I've been tasked with deploying the latest version of Sun Java JRE to all computers due to a new web application we are releasing. Easy, right? I extracted out the MSI from the setup executable and when I fire the command line logged in as myself: works great. When I try firing it from SCCM 2007 under the localsystem account, I get two prompts:

"Revocation information for the security certificate for this site is not available. Do you want to proceed?". The options are Yes, No, View Certificate. It wants to access the Internet to check the CRL status of each certificate and obviously it won't have access under localsystem through the proxy. Searching around, I can only find one article that describes certificate checks during the JRE installation: http://marc.info/?l=patchmanagement&m=127016211327097. The solution they give is to install the Java certificates before deployment.

I went ahead and re-fired the install, this time doing a "View Certificate", "Details", "Copy to file" and exporting the certificate as a CER file. I copied the necessary files from a Windows 2003 server for certutil and then did a "certutil -f -addstore ROOT VersignJavaCert.cer". The blasted thing still comes up with the prompt and MSIEXEC won't continue on until it's clicked (I want it completely silent).
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Just some quick questions...
1. When you downloaded the .EXE did you Unblock it (right-click the .EXE and select Properties)?
2. When you extracted the .MSI, did you grab the other files that are in the temp folder with it?
3. What OS are you deploying this to?

I'm deploying the 32-bit and 64-bit using a VBScript that uses this switch: /quiet /norestart ADDLOCAL=ALL IEXPLORER=1 NETSCAPE=1 MOZILLA=1 REBOOT=Suppress JAVAUPDATE=0 SYSTRAY=0
Answered 05/16/2010 by: Lucid
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Do you have SCCM set up to deploy the package only when a user is logged in? If not, try that.
Answered 05/17/2010 by: VBScab
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My command line is: msiexec /i jre1.6.0_20.msi /quiet /norestart ADDLOCAL=ALL IEXPLORER=1 REBOOT=Suppress JAVAUPDATE=0

To answer the above:

1. I did not unblock the EXE per se because I extracted all the files from it.
2. I did grab all the other files, including the cab
3. I am deploying to Windows XP SP3
Answered 05/17/2010 by: aleinss
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Well, here's the "funny part"...you can still be logged in as a domain user and still not get access to the Internet. We use something called IPRISM. Unless the user hits an external web site through Internet Explorer, they don't have access to the Internet. This shows up in their Outlook....someone sends them an e-mail with pictures linked to the Internet and they show up with red X's. If I have them open IE and hit google.com, then open Outlook, all the pictures show up.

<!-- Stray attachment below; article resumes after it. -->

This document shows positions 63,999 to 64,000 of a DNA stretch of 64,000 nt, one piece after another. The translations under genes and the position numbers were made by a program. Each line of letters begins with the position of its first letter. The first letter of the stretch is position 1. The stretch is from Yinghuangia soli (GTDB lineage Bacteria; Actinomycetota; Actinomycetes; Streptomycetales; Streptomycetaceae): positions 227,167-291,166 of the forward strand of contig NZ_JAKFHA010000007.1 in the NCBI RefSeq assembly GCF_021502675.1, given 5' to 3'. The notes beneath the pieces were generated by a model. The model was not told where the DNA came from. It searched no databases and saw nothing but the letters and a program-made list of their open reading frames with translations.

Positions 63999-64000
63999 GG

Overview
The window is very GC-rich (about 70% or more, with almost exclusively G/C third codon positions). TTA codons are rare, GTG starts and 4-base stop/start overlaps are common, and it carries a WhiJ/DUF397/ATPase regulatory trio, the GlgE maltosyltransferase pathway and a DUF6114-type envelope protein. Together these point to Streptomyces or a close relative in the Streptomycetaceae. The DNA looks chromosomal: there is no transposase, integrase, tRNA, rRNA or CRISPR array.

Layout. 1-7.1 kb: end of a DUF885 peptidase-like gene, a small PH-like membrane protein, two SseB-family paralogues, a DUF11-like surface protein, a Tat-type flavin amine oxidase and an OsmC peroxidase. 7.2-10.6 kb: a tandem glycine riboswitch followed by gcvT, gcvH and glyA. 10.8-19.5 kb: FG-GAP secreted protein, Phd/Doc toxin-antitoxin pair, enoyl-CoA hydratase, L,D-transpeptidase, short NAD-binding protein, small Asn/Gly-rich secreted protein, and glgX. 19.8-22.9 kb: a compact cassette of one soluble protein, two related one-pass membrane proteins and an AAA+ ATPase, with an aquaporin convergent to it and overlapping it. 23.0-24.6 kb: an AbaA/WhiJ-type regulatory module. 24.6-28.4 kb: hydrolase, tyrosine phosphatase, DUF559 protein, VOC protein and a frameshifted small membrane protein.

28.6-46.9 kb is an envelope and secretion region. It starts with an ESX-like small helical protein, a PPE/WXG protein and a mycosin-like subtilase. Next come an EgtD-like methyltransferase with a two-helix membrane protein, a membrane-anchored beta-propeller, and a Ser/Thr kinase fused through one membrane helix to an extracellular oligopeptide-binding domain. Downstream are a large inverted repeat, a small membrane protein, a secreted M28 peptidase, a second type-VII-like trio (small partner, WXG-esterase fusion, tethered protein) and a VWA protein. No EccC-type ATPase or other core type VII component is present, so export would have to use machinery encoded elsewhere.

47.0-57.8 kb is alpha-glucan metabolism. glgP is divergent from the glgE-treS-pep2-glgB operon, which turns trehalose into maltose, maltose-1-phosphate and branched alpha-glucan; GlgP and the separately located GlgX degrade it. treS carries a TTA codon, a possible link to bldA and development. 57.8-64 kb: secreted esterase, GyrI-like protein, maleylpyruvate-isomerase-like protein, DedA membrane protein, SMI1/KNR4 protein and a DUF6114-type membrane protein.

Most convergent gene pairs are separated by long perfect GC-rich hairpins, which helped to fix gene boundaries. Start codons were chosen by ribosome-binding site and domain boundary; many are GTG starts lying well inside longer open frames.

I suppose I could pass my own credentials somehow and have part of the script access the Internet...but that makes me nervous.
Answered 05/17/2010 by: aleinss
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My command line is: msiexec /i jre1.6.0_20.msi /quiet /norestart ADDLOCAL=ALL IEXPLORER=1 REBOOT=Suppress JAVAUPDATE=0

this looks to me like a mix between msi and exe command line parameters. Trymsiexec /i jre1.6.0_20.msi /qn ADDLOCAL=ALL IEXPLORER=1 REBOOT=ReallySuppress JAVAUPDATE=0
or if you want something to look at msiexec /i jre1.6.0_20.msi /qb! ADDLOCAL=ALL IEXPLORER=1 REBOOT=ReallySuppress JAVAUPDATE=0

PJ
Answered 05/17/2010 by: pjgeutjens
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I tried msiexec /i jre1.6.0_20.msi /qn ADDLOCAL=ALL IEXPLORER=1 REBOOT=ReallySuppress JAVAUPDATE=0, no dice. Prompt still comes up. I can't believe I'm the only one that has this problem. Lucky me :) Looks like I'll be shining up my walking shoes.
Answered 05/17/2010 by: aleinss
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The command line you're using is irrelevant to the problem. All that's happening is that the install is checking with an https site, presumably at sun.com and presumably for an update of some description and that site's security certificate is viewed by your machine as being expired.

There are many ways around the problem, the simplest of which is to turn off IE's checking for certificate revokation. Longer term, you should install an up-to-date certificate.
Answered 05/17/2010 by: VBScab
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A late post to this thread, but I thought I'd add a solution for the next person who has this problem.

The problem (for me) turned out to be that iPrism is blocking the CRL. How? Why? Who knows. They not only block it, they then fail to log the fact that they blocked it, making diagnosis that much harder.

I resolved the problem by adding a "No authentication" exception for the range 199.7.48.0 - 199.7.63.255.
Answered 09/14/2010 by: adavid
Yellow Belt

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I didn't even think of a pass-through rule from the IPRISM side. Then again, I don't have any control over that system. I just came in on the weekend and did it manually with my supervisor. Later on, we found out that this web application was built on Sun Java R18 and there are new security changes in R19/R20 that break the file transfer feature. Thankfully, not many people use that feature, so I only had to backrev a few people back to R18.